But aren’t all of these studies of white women and isn’t my mother’s story a story of a white woman, and of white women’s breast cancer? Yes, yes, and yes. But that doesn’t mean that black women should think the story is different for them.
Yes, black women aren’t included in most of the studies that show harm from mammography. But ironically, adequate numbers of black women were not present in the studies that showed mammography might be beneficial either. Rather this latter idea was just accepted on faith with the hope that perhaps this tool could stem the higher mortality rate from breast cancer among black women.
So here is my outrage. Black women, like white women, like all women, got sold a bill of goods. They were told that screening mammography would save their lives. Breast cancer in black women appears earlier and is more aggressive. So it makes sense that we would think mammograms would be more beneficial in this population, even if they are not helpful in the larger population. But the evidence is just not there. At the population level, the screening rates for black women have risen dramatically in the last decade. But the mortality rate from breast cancer has not reduced correspondently. And mammography is very bad at detecting cancers in premenopausal women, so more application in younger women doesn’t help either.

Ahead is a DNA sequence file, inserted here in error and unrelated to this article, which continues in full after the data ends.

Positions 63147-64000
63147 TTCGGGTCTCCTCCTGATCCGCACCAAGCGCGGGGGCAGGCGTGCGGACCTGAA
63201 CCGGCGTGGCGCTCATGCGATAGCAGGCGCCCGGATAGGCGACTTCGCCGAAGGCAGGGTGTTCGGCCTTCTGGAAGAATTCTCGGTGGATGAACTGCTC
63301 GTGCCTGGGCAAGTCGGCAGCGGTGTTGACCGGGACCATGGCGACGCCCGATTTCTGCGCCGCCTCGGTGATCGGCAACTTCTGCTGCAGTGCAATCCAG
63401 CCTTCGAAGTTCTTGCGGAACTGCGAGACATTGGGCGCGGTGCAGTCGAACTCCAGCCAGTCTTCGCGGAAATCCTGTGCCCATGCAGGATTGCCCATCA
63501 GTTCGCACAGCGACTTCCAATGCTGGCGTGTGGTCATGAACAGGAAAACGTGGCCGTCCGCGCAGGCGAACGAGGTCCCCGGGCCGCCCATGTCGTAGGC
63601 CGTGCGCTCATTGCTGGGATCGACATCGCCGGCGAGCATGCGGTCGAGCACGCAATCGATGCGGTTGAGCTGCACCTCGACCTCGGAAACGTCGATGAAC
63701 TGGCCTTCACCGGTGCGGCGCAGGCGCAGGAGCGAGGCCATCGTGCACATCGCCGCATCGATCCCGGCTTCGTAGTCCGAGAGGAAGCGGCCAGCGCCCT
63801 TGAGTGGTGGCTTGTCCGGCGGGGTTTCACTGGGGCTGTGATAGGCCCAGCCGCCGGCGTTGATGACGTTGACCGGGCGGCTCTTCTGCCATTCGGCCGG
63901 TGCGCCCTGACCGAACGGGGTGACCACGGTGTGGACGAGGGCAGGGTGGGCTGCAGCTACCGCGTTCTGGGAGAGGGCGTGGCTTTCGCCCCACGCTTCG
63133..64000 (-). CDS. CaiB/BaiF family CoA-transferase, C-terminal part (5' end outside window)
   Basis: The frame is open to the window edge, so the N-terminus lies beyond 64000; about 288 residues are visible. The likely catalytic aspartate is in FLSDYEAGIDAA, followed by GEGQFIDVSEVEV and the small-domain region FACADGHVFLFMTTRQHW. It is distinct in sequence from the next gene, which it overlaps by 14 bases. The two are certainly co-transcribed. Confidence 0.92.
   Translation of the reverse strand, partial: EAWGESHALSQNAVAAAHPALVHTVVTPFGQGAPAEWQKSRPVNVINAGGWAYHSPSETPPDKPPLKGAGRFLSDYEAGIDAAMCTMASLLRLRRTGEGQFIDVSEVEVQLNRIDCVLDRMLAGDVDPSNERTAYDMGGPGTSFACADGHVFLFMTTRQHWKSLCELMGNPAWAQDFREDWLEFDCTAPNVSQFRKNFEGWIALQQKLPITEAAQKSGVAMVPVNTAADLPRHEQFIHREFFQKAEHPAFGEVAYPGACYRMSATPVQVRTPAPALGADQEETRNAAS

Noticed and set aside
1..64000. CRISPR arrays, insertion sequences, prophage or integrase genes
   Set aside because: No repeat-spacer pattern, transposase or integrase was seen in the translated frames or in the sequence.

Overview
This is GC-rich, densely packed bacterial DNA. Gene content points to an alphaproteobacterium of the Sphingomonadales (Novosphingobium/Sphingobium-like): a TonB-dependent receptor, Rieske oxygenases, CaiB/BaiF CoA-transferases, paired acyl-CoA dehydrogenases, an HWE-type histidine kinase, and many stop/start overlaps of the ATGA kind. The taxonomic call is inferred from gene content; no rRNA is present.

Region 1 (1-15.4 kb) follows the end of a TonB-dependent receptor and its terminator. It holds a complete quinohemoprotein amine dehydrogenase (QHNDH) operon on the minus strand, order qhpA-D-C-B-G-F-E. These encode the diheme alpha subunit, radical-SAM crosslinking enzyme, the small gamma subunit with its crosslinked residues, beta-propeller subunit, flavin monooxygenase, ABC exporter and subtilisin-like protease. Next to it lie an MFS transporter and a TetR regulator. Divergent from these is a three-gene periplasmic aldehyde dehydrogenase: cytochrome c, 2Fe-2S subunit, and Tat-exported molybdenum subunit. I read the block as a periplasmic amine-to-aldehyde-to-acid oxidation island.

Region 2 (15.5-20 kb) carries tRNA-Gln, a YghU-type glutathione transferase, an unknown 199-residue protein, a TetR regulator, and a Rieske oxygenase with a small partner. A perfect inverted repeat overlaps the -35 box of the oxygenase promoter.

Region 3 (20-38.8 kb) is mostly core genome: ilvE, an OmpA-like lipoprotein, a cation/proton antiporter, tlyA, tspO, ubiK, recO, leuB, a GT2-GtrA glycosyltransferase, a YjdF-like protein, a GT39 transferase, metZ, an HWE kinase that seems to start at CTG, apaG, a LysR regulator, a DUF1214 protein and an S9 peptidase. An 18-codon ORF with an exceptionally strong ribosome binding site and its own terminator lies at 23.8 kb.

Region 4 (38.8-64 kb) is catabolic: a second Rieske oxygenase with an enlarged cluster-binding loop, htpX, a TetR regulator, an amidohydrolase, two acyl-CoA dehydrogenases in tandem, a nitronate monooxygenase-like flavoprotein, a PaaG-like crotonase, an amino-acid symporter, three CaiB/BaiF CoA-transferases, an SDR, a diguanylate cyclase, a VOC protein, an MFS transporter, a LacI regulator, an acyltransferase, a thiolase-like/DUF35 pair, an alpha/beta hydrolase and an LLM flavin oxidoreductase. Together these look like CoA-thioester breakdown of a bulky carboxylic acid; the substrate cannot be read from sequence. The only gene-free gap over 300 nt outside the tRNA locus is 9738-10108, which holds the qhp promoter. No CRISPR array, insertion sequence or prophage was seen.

I am outraged that even after this many years of knowing the limitations of mammography and the reality of higher mortality rates of breast cancer in black women we still don’t have a better screening test and we haven’t figured out how to treat the bad breast cancer – the one that appears earlier and presents more aggressively, the one that black women get more often.